Another common response is to check in constantly, trying to monitor and control the work as closely as possible (so-called micro-management). This is even worse; not only does it signal distrust, but managers who do this become more personally attached to outcomes, and lose perspective on progress and quality due to information overload, self-enhancement bias, and neglect of managerial work. The more it becomes “your” work rather than the team’s, the harder it is to see it objectively.

So what’s a better way to respond to this phenomenon? Here’s what I try to do:

  • Accept it – You’ll never have certainty about what’s happening, so get used to it, and don’t let it paralyze you. Learn decision making strategies which cope well with information noise, and allow you to experiment and adapt.
  • Admit it – Everyone else knows that you have this distortion field around you. If you pretend it isn’t there, you’ll appear deluded. Acknowledge that you don’t know, don’t understand, and can’t control.
  • Trust – The more you trust someone, the more they trust you. The more someone trusts you, the more confident they can be in telling you what they think. Be grateful for bad news, and never shoot the messenger.
  • Delegate – Enable people with a less distorted view of the situation to make local decisions. Don’t make people wait for information to propagate through you before acting, unless there is a clear and sufficient benefit to the organization.

I was inspired to think and write about this today after listening to Prof. Robert Sutton’s speech at the California Commonwealth Club, which Lindsay Holmwood shared with me.

Written by Matt Zimmerman

November 9, 2010 at 17:00

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The paradox of Steve Jobs

Steve Jobs is a name that comes up a lot when talking to businesspeople, especially in the technology industry. His ideas, his background, his companies, their products, and his personal style are intertwined in the folklore of tech. I have no idea whether most of it is fiction or not, and I write this with apologies to Mr. Jobs for using him as shorthand. I have never met him, and my point here has nothing to do with him personally.

What I want to discuss is the behavior of people who invoke the myth of Steve Jobs. In my (entirely subjective) experience, it seems to me that there is a pattern which comes up again and again: People seem to want to discuss and emulate the worst of his alleged qualities.

Jobs has been characterized as abusive to his employees, dismissive of his business partners, harshly critical of mistakes, punishingly secretive, and otherwise extremely difficult to work with. Somehow, it is these qualities which are put forward as worthy of discussion, inspiration and emulation. Is this a simple case of confusing correlation with causation? Do people believe that Steve Jobs is successful because of these traits? Perhaps it is a way of coping with one’s own character flaws: if Jobs can “get away” with such misbehavior, then perhaps we can be excused from trying to improve ourselves. Or is there something more subtle going on here? Maybe this observation is an effect of my own cognitive biases, as it is only anecdotal.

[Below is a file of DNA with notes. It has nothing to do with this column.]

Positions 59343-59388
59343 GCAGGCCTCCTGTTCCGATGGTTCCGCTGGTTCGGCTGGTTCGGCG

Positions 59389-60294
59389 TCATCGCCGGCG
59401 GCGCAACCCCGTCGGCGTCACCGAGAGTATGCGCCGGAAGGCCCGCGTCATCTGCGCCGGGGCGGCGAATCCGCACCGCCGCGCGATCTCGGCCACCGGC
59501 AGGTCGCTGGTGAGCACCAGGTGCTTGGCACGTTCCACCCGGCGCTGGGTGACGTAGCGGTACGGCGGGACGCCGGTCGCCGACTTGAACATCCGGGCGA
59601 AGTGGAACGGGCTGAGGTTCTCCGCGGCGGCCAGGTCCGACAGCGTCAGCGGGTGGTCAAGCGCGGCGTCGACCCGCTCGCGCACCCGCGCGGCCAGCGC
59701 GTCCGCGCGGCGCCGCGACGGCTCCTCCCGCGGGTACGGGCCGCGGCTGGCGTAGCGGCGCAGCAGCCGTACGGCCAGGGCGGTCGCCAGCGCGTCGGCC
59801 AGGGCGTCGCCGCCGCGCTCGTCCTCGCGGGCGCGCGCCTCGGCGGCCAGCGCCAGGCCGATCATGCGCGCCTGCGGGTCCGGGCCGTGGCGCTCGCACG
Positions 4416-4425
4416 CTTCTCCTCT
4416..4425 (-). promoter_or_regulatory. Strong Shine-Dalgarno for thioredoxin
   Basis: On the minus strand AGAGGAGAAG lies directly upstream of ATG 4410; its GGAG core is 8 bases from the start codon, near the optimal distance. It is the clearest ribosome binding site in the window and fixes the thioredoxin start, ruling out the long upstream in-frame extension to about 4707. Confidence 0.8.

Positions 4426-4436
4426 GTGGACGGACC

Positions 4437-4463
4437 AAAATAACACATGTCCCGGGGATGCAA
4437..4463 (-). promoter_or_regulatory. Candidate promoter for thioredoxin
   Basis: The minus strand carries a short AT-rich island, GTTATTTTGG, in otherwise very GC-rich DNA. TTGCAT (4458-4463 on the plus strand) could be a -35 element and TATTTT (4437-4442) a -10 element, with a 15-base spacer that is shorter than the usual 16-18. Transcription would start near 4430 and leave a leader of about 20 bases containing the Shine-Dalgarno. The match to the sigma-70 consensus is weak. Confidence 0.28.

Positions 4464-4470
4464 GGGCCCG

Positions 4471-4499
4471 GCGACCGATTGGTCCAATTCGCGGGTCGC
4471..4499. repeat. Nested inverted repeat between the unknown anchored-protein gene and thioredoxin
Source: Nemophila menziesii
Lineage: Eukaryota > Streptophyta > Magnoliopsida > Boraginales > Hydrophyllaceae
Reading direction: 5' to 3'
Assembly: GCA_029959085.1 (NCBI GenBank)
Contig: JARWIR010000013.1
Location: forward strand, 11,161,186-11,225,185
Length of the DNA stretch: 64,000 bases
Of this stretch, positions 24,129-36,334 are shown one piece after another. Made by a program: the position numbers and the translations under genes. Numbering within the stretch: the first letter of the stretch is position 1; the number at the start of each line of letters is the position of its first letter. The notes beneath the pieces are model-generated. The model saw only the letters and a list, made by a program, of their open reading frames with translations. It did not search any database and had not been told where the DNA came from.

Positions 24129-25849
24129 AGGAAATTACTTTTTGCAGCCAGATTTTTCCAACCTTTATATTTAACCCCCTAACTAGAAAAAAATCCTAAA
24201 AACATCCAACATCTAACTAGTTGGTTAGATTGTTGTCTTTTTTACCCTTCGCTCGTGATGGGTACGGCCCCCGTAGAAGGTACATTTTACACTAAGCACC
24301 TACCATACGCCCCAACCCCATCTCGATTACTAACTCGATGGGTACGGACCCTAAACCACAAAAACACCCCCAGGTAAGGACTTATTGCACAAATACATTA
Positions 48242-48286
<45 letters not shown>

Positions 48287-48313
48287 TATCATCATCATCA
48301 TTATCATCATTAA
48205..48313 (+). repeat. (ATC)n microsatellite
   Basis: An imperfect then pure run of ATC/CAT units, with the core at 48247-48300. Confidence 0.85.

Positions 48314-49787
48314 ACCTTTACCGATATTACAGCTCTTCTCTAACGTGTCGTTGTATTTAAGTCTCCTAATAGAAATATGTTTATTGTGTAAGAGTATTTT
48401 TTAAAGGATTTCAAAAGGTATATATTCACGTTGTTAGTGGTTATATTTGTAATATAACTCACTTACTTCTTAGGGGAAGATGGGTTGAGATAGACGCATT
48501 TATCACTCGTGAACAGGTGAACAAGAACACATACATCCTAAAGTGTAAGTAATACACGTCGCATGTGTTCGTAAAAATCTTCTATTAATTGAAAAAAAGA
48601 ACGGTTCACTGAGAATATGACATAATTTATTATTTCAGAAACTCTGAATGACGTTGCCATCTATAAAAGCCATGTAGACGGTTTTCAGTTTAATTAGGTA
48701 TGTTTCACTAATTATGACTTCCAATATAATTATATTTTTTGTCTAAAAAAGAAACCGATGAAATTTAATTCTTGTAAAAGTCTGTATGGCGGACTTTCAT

As with any successful person, Jobs surely has qualities and techniques which are worthy of study, and perhaps even emulation. Although direct comparison can be problematic, luminaries like Jobs can provide valuable inspiration. I’d just like to hear more about what they’re doing right.

Perhaps this is an argument for drawing inspiration from people you know personally, rather than from second-hand or fictitious accounts of someone else’s life. I’ve been fortunate to be able to work with many different people, each with their own strengths, weaknesses and style. I’ve seen those characteristics first-hand, so I also have the context to understand why they were successful in particular situations. If there’s one thing I’ve learned about leadership, it’s that it’s highly context-sensitive: what worked well in one situation can be disastrous in another. Is your company really that much like Apple? Probably not.

Written by Matt Zimmerman

October 3, 2010 at 17:33

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DebConf 10: Last day and retrospective

DebConf continued until Saturday, but Friday the 6th was my last day as I left New York that evening. I’m a bit late in getting this summary written up.

Making Debian Rule, Again (Margarita Manterola)

Marga took a bold look at the challenges facing Debian today. She says that Debian is perceived to be less innovative, out of date, difficult to use, and shrinking as a community. She called out Ubuntu as the “elephant in the room”, which is “‘taking away’ from Debian.” She insists that she is not opposed to Ubuntu, but that nonetheless Ubuntu is to some extent displacing Debian as a focal point for newcomers (both users and contributors).

Marga points out that Debian’s work is still meaningful, because many users still prefer Debian, and it is perceived to be of higher quality, as well as being the essential basis for derivatives like Ubuntu.

She conducted a survey (about 40 respondents) to ask what Debian’s problems are, and grouped them into categories like “motivation” and “communication” (tied for the #1 spot), “visibility” (#3, meaning public awareness and perception of Debian) and so on. She went on to make some suggestions about how to address these problems.

On the topic of communication, she proposed changing Debian culture by:

  • Spreading positive messages, celebrating success
  • Thanking contributors for their work
  • Avoiding escalation by staying away from email and IRC when angry